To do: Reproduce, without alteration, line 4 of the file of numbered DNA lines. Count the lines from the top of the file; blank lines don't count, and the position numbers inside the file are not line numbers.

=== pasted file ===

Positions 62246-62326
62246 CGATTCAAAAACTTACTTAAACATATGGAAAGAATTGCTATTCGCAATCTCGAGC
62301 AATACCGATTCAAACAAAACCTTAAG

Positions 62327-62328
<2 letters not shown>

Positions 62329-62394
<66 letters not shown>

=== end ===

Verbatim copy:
Positions 62327-62328